The only certainty is uncertainty

“There are known knowns; there are things we know that we know.
There are known unknowns; that is to say, there are things that we now know we don’t know.
But there are also unknown unknowns – there are things we do not know we don’t know.”

The longer I am in graduate school, the more I feel that you need to be extremely comfortable with high levels of uncertainty in order to be happy in this life. Research itself is, after all, an attempt to move from a place of uncertainty into a place of more and different uncertainties. Contrary to popular belief (and much undergraduate coursework), science is not really about collecting and expanding a body of facts, but expanding the number of things we can ask questions about. In Stuart Firestein’s recent book, “Ignorance” (reviewed here and recommended reading for scientist and non-scientist alike), the author suggests that doing science is a lot like looking for a black cat in a dark room, where there often turns out to be no cat at all. Although you might have a good idea of the outcome of an experiment, you don’t know what the end result will be. And of course, unexpected results can lead you to new questions that you didn’t even think you were asking.

Beyond the regular levels of uncertainty that one would expect in research, are the uncertainties that arise from questions about what happens once you have a PhD. One of the most common questions I hear from friends who are gainfully employed and are not doing a doctorate is: what are you going to do once you finish? It’s a fair enough question. I have goals after finishing my thesis – post-doctoral work, teaching, research, publications, the Nobel Prize… But the fact remains that even if I knew where I would like to be working, and what I would like to be doing, much of my future depends on outside forces: funding, supervisors, institutions, and life in general often get in the way of the best laid plans. Which isn’t to say that I have no control over the direction of my life. It just feels that way sometimes!

Uncertainty doesn’t apply only to professional concerns. The life of a student is an itinerant one, and it can be destabilizing to always be moving around. And since everyone else you work with is doing the same thing it can be challenging to continue to open yourself up to new people, when you know that at some point, you will no longer be sharing the same office/ lab/ house/ department/ time zone/ etc. This is a huge strain on relationships, and not only for the obvious reason that the further away you are from someone, the harder it is to maintain a relationship. More insidiously, it can also feel like too much of an effort to get to know someone when you know that they will only be in your life for a short time.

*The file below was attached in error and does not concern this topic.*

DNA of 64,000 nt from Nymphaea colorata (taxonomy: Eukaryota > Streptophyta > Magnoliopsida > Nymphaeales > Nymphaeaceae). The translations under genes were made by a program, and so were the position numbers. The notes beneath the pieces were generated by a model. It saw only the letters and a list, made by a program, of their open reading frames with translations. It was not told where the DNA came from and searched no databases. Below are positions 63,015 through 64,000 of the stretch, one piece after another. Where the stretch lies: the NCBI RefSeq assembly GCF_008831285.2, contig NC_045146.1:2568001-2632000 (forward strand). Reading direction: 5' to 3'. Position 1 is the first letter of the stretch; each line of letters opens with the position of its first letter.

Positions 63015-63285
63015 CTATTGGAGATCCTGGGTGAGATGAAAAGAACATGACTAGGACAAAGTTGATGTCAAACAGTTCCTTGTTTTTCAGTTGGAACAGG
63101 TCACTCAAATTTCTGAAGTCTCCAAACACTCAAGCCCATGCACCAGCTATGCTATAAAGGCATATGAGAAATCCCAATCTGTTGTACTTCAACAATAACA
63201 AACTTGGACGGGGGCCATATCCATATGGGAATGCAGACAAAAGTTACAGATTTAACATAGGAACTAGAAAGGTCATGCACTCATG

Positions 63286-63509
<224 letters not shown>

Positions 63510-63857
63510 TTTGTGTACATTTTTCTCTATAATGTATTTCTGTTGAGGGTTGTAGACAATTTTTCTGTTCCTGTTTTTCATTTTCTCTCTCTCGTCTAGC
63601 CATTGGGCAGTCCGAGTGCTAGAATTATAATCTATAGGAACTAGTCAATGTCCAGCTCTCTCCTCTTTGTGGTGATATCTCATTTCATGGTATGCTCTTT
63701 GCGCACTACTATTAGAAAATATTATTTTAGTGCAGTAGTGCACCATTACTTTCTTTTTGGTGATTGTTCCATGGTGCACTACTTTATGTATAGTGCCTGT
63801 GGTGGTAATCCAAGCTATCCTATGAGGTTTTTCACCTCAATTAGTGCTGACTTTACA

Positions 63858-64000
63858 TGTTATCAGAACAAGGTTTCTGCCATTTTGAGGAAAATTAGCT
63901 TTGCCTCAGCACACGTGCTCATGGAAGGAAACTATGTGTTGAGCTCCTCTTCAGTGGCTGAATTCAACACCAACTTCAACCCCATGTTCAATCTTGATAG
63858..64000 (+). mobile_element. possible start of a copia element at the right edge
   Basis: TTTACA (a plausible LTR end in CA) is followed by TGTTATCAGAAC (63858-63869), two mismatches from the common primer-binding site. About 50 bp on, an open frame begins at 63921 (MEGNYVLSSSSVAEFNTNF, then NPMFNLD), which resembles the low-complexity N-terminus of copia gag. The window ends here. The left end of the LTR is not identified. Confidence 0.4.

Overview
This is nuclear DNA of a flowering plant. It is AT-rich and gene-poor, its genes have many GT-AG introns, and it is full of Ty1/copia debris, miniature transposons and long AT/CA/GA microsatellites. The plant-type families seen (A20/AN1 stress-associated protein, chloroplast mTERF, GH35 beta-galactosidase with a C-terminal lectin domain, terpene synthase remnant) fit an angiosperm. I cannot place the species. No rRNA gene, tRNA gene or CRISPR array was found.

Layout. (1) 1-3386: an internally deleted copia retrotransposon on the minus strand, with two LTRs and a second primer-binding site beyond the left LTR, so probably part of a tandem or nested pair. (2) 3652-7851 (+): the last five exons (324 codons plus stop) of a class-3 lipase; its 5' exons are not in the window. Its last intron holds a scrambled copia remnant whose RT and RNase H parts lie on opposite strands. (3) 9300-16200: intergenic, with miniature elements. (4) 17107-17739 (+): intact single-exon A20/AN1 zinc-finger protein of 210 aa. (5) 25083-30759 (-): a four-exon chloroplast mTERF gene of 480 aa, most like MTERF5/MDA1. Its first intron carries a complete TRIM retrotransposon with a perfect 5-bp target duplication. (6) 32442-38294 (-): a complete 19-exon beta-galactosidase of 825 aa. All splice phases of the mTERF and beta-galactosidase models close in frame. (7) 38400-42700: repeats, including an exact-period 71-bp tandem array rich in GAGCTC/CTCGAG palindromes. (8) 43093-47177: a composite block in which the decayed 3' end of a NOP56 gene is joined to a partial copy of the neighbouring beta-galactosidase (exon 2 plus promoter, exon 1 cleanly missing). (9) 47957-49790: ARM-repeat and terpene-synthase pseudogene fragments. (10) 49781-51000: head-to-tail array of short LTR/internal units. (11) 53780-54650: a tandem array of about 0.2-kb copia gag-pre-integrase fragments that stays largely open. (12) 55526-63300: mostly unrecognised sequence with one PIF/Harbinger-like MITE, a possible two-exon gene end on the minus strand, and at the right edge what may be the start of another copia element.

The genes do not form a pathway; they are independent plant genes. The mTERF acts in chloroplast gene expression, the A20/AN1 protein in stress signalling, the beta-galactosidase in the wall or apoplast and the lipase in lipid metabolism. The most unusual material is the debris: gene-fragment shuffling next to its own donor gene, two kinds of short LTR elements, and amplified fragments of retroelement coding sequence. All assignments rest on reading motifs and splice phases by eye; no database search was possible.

Does this mean you should throw up your hands in despair? Certainly not! Excitement about exploring the unknown is generally why one chooses the path of scientific research. Bringing light into those darkened rooms is one of the goals of science. Outside of the laboratory (or the field site), unexpected opportunities bring us closer to our goals, or may show us that we have goals we had never considered. The people we meet along the way are not gone forever, and shared interests can lead to interesting collaborations. That being said, it never gets easier saying goodbye to people you have grown close to. But at the very least, getting to know new people is a great way to increase the number of places you have a couch to crash on!

4 thoughts on “The only certainty is uncertainty

  1. Great read – I appreciate your philosophical approach to both science and life and the paradox of learning to be comfortable with being uncomfortable. Looking forward to further insights from a curious cat in a dark room


  2. You are absolutely right that doing graduate research is sometimes like this!

    The first time I heard something close to Donald Rumsfeld’s quote, was in my first COMP class at McGill. The lecturer, a PhD student, was discussing learning in college. He drew four squares and started filling them in counter-clockwise fashion:

    “Learning has 4 phases. The first: you don’t know, that you don’t know. Ignorance is bliss and life is peaceful.

    The second: you know that you don’t know. Now you need to study and life is not so peaceful!

    The third: you know that you know. You are knowledgeable, but you need some effort and attention to bring your knowledge to the forefront.

    The final phase: you don’t know that you know. You can now manipulate your knowledge effortlessly, but it would be hard for you to explain it logically. Your knowledge has melded with your intuition and life is peaceful again. Domain experts are in this category…

    Unfortunately, it is hard to distinguish between being in the first and the fourth category. What’s more, in university, you start off in the first square being taught by people in the last square!”


  3. Exploring the unknown… There is nothing more adventurous than diving into the great abyss that is science, where the discovery of knowledge exposes the endless lack thereof.

    Great article!


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